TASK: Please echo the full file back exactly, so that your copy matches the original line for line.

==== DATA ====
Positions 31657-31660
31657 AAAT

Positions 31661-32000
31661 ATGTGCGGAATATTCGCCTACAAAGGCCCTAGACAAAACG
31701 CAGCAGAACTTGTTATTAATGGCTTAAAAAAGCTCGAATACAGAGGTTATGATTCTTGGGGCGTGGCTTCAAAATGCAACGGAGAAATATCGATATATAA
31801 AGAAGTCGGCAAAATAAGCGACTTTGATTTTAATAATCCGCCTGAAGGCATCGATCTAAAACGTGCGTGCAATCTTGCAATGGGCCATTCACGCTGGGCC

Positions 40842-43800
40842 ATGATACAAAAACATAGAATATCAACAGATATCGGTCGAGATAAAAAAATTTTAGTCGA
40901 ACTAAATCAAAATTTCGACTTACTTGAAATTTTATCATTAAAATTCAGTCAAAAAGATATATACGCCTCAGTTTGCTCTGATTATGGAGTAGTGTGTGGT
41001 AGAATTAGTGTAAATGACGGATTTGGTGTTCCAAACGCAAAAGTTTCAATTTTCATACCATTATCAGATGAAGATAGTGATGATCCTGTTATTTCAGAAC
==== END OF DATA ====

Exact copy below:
Positions 31657-31660
31657 AAAT

Positions 31661-32000
31661 ATGTGCGGAATATTCGCCTACAAAGGCCCTAGACAAAACG
31701 CAGCAGAACTTGTTATTAATGGCTTAAAAAAGCTCGAATACAGAGGTTATGATTCTTGGGGCGTGGCTTCAAAATGCAACGGAGAAATATCGATATATAA
31801 AGAAGTCGGCAAAATAAGCGACTTTGATTTTAATAATCCGCCTGAAGGCATCGATCTAAAACGTGCGTGCAATCTTGCAATGGGCCATTCACGCTGGGCC

Positions 40842-43800
40842 ATGATACAAAAACATAGAATATCAACAGATATCGGTCGAGATAAAAAAATTTTAGTCGA
40901 ACTAAATCAAAATTTCGACTTACTTGAAATTTTATCATTAAAATTCAGTCAAAAAGATATATACGCCTCAGTTTGCTCTGATTATGGAGTAGTGTGTGGT
41001 AGAATTAGTGTAAATGACGGATTTGGTGTTCCAAACGCAAAAGTTTCAATTTTCATACCATTATCAGATGAAGATAGTGATGATCCTGTTATTTCAGAAC